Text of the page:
All of us, students and non-students alike, forget important things. This happens when we don't transfer information into long-term memory. It is important to know how to do this in order to do well in school and beyond. Just think about it: you need to remember what you read, what your boss told you, the driving directions someone rushes at you at a stoplight, or, if you are a student, what the teacher says.
Learning new material is always a challenge, but a great way to lessen that challenge is to get a handle on how the brain works and make more effective use of it. There are two different sides of the learning coin, as I like to think of it: On one side you have understanding, and on the other side you have recall. For effective learning, you have to maximize both of these aspects of the process.
It is obvious that for success in school mathematics it is necessary to master elementary mental computational skills at first - addition and subtraction within the limits of 20, multiplication and division within the limits of 100. In spite of this there are kids in third, fourth, and fifth grade who cannot - without a calculator - add 8 to 5, subtract 7 from 12, multiply 7 by 8, divide 54 by 9 and so on. Just those very pupils have considerable difficulties while learning the other basic topics of arithmetic and algebra. They cannot master well operations with two and three digit numbers, common fractions, negative numbers, like terms, brackets, simple equations etc. Even calculators cannot help them.
Lecture notes sure come in handy-and we teachers always remind students to take them, store them, and study them. If they want to keep up, participate, and shine on tests, that is. No problem or complaints from some. Others groan, though, when it's get-it-all-down time. What about your child? Any of these sound familiar?
These twelve tips will help you get through any test and as long as you prepared adequately for it, you will certainly get an A.
Have you ever touched a hot iron and then pulled your hand away really quickly to avoid getting burned? Did you have to think to yourself "Gee! - this iron is hot - I better not touch it any longer because it'll probably cause a really bad burn on my hand". The answer is obviously NO! You wouldn't have had any time to think about what you should do and pulling your hand away is automatic. It's what we call a "reflex" action. It doesn't involve much, if any, thinking because by the time you think about it, it's too late.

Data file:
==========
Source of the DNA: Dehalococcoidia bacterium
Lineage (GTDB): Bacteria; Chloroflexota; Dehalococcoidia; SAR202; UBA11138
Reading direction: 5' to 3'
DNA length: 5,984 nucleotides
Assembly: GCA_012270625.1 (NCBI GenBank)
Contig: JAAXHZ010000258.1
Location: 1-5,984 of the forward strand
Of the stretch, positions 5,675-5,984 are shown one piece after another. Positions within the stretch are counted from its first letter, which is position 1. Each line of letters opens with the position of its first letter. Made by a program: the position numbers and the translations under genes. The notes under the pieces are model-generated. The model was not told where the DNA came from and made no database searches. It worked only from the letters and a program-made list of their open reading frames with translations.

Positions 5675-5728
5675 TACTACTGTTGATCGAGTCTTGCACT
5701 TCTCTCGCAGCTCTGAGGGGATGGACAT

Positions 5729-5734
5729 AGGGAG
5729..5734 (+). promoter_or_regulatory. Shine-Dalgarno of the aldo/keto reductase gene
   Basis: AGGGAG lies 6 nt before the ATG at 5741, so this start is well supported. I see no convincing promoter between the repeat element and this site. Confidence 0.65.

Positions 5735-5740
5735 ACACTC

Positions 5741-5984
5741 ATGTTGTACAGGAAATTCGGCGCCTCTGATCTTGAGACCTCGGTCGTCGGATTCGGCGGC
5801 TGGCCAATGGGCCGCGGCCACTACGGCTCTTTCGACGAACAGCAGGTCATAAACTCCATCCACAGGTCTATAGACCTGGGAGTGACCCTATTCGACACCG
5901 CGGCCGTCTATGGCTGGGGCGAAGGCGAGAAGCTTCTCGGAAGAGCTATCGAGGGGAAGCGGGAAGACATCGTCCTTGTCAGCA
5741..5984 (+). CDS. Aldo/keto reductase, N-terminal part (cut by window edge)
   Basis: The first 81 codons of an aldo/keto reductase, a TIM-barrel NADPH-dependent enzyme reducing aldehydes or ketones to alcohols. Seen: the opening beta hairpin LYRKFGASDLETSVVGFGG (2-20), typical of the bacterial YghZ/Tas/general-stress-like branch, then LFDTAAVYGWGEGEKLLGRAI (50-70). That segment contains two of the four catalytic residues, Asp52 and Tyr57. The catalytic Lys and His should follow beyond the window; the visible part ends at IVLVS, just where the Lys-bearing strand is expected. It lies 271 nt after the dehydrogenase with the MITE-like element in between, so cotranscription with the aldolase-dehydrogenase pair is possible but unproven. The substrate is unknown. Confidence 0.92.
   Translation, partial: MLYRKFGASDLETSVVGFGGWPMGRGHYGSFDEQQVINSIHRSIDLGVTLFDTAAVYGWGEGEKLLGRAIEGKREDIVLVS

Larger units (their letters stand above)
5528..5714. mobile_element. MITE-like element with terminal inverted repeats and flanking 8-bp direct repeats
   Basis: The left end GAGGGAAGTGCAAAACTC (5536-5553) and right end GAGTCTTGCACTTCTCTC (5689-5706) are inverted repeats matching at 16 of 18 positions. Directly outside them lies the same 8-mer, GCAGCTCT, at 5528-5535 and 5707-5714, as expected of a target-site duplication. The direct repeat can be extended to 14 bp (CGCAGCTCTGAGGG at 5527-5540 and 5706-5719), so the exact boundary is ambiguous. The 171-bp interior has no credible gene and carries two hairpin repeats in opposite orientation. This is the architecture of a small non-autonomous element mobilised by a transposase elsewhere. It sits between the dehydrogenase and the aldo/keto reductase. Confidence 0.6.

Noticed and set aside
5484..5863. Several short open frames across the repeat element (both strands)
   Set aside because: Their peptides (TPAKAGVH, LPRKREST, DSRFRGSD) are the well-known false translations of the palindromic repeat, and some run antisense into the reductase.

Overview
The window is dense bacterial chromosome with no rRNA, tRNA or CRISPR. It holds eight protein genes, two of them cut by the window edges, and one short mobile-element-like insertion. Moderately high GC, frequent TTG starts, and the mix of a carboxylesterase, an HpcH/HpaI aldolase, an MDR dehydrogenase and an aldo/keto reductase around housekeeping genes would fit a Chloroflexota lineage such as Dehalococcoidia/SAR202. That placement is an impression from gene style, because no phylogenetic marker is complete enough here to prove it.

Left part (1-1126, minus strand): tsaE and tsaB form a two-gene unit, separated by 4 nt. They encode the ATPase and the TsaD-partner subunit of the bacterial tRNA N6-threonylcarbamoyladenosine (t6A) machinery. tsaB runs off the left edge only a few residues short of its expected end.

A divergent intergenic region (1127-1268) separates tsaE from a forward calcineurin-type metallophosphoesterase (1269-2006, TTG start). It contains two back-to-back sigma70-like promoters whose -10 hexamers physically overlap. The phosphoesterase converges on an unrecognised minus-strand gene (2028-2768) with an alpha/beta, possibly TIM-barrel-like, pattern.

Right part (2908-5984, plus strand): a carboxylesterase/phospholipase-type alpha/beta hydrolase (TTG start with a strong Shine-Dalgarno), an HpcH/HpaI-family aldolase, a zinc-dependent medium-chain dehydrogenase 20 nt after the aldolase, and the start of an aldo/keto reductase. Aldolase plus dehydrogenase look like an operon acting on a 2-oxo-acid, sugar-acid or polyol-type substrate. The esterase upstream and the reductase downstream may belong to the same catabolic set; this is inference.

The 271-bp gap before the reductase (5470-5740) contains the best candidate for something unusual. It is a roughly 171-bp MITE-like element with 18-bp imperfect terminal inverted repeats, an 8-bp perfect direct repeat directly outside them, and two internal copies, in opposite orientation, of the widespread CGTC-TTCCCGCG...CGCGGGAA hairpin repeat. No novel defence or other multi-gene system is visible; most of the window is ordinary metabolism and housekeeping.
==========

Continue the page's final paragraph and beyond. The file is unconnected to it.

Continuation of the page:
You're in the thick of the school year. It seems like there are so many things going on, like assignments, projects, and extracurricular activities. Now a test is coming up and you've got to do well on it. How should you study so you do better on that test?
Many children like chess, why? Simply put, it is a game and it is fun and children can play it without using a computer. Can you image nowadays that parents are telling me that their children spend too much time on computers playing games? Parents do not want to see children continue to use computer at learning centers any more since their children become near-sighted by spending too much time on the computer. This article is not about if the use of computer could potentially harm children’s eyes but to find out how to direct children’s interest to do math.
An exam tests more than your knowledge. It tests your mental discipline and emotional stability too. Some students occasionally collapse under the threat of exams. Fear makes them nervous or they suddenly become sick. To avoid this disease of test anxiety, try the following prescription:
It's difficult to juggle a job, family life, and school. That's why it's extremely important to maximize your study time. Here are 7 keys to help you improve your study time and avoid distractions: